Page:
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DETROIT, MI

MEDIA ADVISORY FOR: Tuesday, March 8, 12:00 PM

CONTACT: Madison Donzis | madison@unbendablemedia.com

TUES. 12PM: Advocates Rally at Hart Plaza in Detroit on International Women’s Day to End the Subminimum Wage for Tipped Workers as Best Way to Address Great Resignation and Get Women Back to Work 

One Fair Wage Says the Subminimum Wage Disproportionately Harms Women, Creates  Economic Instability, Prevents the Wage Gap From Closing, and Is Key Challenge Driving Women to Leave the Restaurant Industry 

DETROIT, MI – This International Women’s Day, starting at noon, activists rallying to end the subminimum wage will gather outside Hart Plaza in Detroit calling to end the subminimum wage, which they say disproportionately harms women, drives economic instability, prevents the wage gap from closing, and is the key issue workers are reporting as the reason they are leaving the industry.

The rally comes amidst a new ballot measure in Michigan slated to be on the November 2022 ballot that would raise the minimum wage to $15 an hour and end subminimum wages for tipped workers, workers with disabilities, and youth.

The rally follows months of reports of increased harassment, hostility and racial discrimination in restaurants, highlighting both the impossible situation faced by workers forced to enforce public health mandates on the same customers from whom they must obtain tips, and the racial inequities faced by workers and customers of color. Ending the subminimum wage would enable women to achieve greater gender equity and significantly reduce sexual harasment and gender-based violence at work.

WHERE: Hart Plaza, 1 Hart Plz, Detroit, MI 48226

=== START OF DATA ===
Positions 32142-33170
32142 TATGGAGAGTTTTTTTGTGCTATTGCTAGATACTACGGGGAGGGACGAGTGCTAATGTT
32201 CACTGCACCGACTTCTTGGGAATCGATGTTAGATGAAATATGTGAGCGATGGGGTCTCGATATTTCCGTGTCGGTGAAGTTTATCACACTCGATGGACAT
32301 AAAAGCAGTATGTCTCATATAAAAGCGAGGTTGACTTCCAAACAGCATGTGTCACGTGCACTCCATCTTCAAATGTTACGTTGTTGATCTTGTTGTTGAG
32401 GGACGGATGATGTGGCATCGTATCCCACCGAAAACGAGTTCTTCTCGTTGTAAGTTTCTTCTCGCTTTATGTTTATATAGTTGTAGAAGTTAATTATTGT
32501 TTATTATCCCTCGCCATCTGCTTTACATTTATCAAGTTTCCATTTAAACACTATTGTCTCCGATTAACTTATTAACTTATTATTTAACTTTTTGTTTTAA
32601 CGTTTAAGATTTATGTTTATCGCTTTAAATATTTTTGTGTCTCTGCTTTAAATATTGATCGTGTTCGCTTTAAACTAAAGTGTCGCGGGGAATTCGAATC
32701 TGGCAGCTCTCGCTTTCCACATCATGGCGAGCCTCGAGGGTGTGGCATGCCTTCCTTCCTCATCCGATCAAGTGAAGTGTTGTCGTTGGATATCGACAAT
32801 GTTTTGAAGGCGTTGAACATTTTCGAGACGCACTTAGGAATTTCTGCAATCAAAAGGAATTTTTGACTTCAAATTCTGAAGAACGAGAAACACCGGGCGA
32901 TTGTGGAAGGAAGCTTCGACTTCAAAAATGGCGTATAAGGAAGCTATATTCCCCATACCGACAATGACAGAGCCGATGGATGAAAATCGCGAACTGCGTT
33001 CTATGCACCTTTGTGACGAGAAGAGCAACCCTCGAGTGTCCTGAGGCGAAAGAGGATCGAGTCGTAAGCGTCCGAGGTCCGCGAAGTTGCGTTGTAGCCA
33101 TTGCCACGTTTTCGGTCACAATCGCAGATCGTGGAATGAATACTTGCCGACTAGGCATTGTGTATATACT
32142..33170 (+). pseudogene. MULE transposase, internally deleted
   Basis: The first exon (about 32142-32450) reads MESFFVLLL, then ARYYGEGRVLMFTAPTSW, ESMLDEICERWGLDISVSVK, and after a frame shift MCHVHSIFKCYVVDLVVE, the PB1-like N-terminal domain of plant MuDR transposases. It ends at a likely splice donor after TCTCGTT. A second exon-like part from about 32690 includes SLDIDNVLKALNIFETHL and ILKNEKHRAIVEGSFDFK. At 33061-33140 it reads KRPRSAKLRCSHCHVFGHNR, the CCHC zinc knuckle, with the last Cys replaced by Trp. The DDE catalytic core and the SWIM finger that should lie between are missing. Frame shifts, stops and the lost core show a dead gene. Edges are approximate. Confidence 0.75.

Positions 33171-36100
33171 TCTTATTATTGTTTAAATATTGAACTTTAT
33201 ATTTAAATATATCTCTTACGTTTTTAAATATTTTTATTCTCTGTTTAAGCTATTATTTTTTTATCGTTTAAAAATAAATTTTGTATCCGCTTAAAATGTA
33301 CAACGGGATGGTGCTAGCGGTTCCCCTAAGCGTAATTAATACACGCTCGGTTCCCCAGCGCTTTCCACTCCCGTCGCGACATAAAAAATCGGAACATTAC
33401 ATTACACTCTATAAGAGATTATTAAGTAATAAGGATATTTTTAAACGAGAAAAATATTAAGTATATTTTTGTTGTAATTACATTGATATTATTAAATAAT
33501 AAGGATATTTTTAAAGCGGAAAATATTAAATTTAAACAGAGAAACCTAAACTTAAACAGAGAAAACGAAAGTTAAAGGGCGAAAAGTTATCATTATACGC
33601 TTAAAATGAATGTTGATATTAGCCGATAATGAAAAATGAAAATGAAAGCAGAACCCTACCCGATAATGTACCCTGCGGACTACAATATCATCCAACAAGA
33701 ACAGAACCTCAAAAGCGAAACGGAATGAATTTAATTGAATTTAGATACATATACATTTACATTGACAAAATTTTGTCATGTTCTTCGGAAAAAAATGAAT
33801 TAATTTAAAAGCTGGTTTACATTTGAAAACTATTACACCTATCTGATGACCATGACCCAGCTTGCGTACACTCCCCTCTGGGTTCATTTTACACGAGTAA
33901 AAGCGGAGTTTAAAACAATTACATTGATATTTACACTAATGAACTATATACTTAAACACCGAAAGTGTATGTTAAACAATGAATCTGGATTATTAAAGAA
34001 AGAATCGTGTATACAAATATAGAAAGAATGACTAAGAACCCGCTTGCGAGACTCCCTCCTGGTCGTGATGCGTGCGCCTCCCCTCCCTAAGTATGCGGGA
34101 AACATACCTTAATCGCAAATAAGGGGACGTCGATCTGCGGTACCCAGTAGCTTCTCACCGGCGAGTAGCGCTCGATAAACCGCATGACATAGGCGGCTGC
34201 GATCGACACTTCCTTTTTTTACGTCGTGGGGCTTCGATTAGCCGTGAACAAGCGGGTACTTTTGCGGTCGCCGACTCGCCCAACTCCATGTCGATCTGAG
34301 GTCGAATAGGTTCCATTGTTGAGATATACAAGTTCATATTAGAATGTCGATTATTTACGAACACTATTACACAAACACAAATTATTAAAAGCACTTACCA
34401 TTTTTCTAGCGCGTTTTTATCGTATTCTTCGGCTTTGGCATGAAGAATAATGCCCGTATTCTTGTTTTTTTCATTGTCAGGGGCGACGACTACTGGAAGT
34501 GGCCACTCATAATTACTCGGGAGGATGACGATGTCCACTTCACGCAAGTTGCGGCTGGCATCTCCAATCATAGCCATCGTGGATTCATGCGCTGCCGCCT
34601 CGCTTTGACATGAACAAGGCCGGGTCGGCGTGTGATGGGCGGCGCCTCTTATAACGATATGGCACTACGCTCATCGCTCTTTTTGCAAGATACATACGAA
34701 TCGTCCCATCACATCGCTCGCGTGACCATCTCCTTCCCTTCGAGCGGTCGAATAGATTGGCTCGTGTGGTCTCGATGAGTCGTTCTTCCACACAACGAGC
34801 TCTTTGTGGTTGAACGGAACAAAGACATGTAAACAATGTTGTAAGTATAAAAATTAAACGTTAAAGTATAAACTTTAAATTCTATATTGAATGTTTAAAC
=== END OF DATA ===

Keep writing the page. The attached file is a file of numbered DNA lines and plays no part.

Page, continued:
WHEN: 12:00 – 2:00 PM

SPEAKERS: Sara Habbo from The Working Families Party, Detroit City Council Woman District 2 Angela Whitfield-Collaway, and Imani Battle from Nourish Ramen.

Restaurant Workers;

‘High Road’ Restaurant Employers, who are members of RAISE: HRR, an association of over 2,000 small and independent restaurants committed to raising wages and working conditions in the restaurant industry.

OTHER DETAILS: Free meals from La Taco Bae will be provided. Music from DJ Lixxer and rap performance from A-Day.

According to a new report from One Fair Wage, titled The Great Black Restaurant Worker Exodus, the subminimum wage for tipped workers has disproportionately affected Black workers–particularly Black women–and its impacts heightened during the pandemic: the race and gender wage gap between Black women tipped workers and white men tipped workers increased by more than a third (36 percent) over the last four years, from $4.19 an hour in 2017 to $5.68 per hour in 2021 (in 2020 dollars). Black women tipped workers always earned less than their white male counterparts due to both customer bias in tipping and their segregation into lower-tipping positions and more casual restaurants, where tips are less than in fine dining establishments. This gap has worsened as the subminimum wage for tipped workers has stagnated at $2.13 an hour at the federal level – subjecting all workers to greater dependence on these racial inequities of tipping. 

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WASHINGTON, DC 

MEDIA ADVISORY FOR: Tuesday, March 8, 12:00 PM

CONTACT: Madison Donzis | madison@unbendablemedia.com